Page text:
H5 influenza viruses in Egypt

01 Jun 2021
El-Shesheny R, Kandeil A, Mostafa A, Ali MA and Webby RJ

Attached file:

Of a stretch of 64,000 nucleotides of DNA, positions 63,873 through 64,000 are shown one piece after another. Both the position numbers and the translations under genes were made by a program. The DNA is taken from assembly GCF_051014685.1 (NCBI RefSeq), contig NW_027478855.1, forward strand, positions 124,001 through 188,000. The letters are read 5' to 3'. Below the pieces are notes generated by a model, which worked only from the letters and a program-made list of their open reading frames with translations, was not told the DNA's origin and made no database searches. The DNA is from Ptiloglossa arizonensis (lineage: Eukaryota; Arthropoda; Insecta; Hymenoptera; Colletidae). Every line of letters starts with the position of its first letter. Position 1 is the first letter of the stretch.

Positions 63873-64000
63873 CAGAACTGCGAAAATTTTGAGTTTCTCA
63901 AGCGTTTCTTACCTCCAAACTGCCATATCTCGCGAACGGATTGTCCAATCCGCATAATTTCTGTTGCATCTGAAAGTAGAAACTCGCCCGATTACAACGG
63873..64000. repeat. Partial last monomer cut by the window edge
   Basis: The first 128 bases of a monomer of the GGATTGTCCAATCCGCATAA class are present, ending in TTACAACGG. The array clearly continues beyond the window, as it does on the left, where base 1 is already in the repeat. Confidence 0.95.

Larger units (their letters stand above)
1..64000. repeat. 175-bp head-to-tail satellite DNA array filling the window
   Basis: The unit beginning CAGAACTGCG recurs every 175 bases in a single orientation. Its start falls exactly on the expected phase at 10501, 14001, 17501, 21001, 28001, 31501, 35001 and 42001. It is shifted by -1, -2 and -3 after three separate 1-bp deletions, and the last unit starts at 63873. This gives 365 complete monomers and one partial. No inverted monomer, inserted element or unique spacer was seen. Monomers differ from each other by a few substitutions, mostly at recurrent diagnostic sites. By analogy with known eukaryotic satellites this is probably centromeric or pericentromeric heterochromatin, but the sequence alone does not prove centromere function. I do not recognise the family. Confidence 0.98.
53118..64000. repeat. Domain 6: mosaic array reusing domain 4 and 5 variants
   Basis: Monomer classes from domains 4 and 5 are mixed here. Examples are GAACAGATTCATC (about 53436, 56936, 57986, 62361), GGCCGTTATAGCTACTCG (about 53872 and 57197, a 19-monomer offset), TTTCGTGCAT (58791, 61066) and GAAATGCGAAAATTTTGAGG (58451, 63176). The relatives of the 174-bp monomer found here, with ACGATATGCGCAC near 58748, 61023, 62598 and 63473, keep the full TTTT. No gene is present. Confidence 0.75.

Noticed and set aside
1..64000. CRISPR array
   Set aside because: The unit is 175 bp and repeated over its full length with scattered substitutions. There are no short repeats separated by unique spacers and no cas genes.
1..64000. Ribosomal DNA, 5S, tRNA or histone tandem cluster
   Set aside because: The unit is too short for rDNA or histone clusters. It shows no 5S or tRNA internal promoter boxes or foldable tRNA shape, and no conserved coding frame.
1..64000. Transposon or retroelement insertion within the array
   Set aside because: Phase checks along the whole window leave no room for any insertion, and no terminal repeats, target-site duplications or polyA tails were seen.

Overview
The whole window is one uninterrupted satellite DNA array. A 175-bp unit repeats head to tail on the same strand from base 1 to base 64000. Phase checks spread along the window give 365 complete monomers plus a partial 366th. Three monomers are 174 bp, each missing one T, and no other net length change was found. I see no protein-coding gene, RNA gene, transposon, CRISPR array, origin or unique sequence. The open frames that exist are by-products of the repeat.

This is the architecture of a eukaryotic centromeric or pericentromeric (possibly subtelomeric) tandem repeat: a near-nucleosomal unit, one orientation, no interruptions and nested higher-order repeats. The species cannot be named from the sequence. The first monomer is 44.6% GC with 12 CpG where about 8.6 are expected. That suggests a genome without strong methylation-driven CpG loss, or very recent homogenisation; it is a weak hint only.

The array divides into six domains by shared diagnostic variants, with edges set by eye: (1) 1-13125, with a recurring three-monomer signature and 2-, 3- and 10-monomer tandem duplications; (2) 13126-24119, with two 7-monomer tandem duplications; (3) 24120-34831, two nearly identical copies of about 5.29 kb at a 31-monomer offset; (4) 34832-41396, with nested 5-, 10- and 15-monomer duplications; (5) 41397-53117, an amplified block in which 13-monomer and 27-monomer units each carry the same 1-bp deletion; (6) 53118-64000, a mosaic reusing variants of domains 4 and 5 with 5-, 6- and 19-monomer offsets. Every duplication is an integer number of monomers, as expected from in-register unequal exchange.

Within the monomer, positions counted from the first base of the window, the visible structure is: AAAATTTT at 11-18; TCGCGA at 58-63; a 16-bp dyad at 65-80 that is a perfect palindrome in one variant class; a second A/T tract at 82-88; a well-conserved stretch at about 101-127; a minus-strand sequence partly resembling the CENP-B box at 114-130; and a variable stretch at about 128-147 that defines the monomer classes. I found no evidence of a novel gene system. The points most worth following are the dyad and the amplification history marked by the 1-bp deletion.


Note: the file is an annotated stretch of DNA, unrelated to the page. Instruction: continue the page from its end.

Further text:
For almost a decade, Egypt has been endemic for highly pathogenic avian influenza (HPAI) A(H5N1) viruses. In addition to being catastrophic for poultry production, A(H5N1) has also caused 359 human infections in the country (∼40% of global cases), with 120 being fatal. From 2017, A(H5N1) viruses have been gradually replaced by HPAI A(H5N8) viruses seeded from Southeast Asia through Europe; no human cases have been reported since. This lack of human cases is not a consequence of fewer H5 infections in poultry. Despite governmental outbreak control, the number of avian influenza outbreaks has increased since 2006 partially fueled by noncompliance with preventive measures and suboptimal vaccination programs. Adherence to control measures is low because of social norms, especially among women and children-the main caretakers of household flocks in rural areas-and declining public awareness in the community. Egypt has thus become an epicenter for A(H5) virus evolution, with no clear resolution in sight.